Bloomberg Law
Jan. 9, 2023, 4:55 PM

Stroock Lays Off Associates, Staff Amid Big Law Belt-Tightening

Roy Strom
Roy Strom

Stroock & Stroock & Lavan has laid off nine lawyers and 18 staff as the firm looks to right-size amid what it called a “slowdown” that has caused a handful of other firms to take similar steps.

The layoffs came after a “comprehensive review” of the firm’s practice groups and the demand they anticipate, the firm said in a statement.

“In light of the current slowdown, we determined that we had more attorney and staff resources than we needed for the foreseeable future,” the statement said. “Therefore, we decided to separate from nine non-partner attorneys and 18 staff/business professionals, with severance and other support being provided to help ease the transition. We wish our colleagues the best in their future endeavors.”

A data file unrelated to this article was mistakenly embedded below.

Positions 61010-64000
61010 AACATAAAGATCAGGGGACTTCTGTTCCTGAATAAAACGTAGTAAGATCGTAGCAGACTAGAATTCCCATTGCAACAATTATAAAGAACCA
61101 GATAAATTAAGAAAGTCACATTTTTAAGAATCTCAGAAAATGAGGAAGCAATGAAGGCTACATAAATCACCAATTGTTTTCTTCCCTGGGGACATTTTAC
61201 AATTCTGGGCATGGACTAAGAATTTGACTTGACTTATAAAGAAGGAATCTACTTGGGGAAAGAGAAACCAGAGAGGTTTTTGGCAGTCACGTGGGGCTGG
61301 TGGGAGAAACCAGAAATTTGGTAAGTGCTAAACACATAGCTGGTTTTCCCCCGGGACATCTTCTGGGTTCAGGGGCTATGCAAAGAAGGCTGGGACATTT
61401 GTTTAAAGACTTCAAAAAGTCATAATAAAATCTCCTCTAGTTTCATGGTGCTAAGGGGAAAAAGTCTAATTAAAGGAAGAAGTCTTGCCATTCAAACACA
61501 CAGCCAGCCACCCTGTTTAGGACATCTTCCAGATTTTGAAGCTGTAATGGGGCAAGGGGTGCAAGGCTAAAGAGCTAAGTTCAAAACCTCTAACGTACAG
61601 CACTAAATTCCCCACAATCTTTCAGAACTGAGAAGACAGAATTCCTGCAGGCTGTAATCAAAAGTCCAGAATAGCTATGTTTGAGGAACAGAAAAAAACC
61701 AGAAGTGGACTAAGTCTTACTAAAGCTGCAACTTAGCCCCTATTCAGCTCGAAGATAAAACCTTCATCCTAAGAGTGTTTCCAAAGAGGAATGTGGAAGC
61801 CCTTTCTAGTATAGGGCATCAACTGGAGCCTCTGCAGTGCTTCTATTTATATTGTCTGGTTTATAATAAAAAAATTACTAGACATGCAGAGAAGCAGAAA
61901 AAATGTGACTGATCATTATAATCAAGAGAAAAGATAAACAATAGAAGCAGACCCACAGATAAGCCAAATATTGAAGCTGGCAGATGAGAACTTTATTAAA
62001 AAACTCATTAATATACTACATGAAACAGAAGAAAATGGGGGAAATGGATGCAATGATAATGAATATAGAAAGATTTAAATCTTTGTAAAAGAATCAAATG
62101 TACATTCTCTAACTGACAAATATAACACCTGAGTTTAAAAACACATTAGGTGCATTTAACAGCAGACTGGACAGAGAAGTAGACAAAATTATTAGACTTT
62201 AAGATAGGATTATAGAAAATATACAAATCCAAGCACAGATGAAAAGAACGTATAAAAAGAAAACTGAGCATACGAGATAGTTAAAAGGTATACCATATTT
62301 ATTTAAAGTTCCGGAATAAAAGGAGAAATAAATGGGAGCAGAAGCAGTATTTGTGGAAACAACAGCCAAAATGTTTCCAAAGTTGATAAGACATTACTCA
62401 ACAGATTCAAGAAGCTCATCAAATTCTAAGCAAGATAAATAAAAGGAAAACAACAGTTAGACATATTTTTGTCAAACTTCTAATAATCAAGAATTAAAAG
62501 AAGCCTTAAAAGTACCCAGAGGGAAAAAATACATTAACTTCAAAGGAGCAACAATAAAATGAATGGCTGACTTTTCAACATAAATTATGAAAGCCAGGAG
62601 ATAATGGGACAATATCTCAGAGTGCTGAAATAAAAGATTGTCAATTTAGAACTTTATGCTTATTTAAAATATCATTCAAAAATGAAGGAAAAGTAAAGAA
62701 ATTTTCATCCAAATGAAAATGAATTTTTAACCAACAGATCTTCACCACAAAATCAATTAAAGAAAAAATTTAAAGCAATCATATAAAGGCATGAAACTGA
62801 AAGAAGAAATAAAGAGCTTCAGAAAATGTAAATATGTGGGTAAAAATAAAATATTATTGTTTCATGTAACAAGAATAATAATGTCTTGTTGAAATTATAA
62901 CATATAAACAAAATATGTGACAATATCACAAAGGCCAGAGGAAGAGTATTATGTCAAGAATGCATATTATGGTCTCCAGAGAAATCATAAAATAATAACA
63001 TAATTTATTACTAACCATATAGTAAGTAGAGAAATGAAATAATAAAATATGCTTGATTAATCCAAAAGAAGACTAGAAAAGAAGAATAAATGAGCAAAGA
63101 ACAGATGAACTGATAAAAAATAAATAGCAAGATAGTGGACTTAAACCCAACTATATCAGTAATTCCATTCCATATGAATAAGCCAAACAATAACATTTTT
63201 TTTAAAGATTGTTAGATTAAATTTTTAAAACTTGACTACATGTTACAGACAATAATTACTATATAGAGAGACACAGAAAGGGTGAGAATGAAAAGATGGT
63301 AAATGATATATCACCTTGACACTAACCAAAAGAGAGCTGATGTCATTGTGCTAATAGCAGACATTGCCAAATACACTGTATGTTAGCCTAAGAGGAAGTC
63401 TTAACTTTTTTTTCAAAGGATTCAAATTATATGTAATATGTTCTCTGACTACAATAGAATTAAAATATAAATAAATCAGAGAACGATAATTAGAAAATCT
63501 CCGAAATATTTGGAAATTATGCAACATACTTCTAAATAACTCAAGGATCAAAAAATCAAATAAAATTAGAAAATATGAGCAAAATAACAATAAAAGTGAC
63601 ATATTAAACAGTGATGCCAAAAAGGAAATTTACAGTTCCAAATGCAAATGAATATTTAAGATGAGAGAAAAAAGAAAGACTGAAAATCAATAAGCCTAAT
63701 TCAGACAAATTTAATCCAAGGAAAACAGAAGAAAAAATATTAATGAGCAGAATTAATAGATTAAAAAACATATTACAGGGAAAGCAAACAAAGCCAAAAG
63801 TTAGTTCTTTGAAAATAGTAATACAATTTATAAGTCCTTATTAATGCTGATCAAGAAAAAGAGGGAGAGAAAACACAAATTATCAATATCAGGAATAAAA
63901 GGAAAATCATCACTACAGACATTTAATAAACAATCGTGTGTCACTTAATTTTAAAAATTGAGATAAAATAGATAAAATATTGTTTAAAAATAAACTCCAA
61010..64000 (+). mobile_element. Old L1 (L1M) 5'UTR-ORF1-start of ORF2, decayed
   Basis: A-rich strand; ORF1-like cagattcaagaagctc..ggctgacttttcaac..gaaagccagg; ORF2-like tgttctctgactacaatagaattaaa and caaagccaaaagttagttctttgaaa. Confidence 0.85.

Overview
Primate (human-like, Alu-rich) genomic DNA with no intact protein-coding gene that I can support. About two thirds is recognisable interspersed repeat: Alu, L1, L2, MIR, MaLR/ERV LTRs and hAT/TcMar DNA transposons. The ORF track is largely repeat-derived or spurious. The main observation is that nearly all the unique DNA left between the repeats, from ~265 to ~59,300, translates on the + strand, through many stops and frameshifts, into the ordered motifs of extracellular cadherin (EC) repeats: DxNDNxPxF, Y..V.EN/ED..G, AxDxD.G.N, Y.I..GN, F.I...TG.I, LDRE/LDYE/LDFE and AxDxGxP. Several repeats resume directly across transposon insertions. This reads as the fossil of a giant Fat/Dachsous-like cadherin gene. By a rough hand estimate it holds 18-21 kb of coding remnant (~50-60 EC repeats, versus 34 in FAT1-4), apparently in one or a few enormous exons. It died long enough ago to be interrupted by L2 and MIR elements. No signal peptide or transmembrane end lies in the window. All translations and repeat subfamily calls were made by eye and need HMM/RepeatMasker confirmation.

Layoffs have so far struck firms including Goodwin Procter, Kirkland & Ellis, Cooley, and Gunderson Dettmer. Many of the moves have come at firms heavily weighted toward tech clients, which themselves have slashed budgets and laid off employees.

Firms have often cited an attempt to right-size their lawyer headcounts following a boom in hiring during a record-setting 2021 powered by mergers and acquisitions and capital markets practices.

Stroock was the 128th largest law firm by revenue in the US in 2021, according to AmLaw data, bringing in $274 million. It punches above its weight from a profitability perspective, with its partners earning $2.3 million on average.

Last year, Stroock saw dozens of bankruptcy lawyers, including nearly 20 partners, depart for Paul Hastings. Lawyers from that group last month won a plum position as lead lawyers for the creditors committee in the cryptocurrency exchange FTX’s Chapter 11 bankruptcy.

Stroock responded months later by hiring six restructuring attorneys from Luskin, Stern & Eisler in New York.

The American Lawyer first reported Stroock’s layoffs.

To contact the reporter on this story: Roy Strom in Chicago at

To contact the editors responsible for this story: Chris Opfer at; John Hughes at

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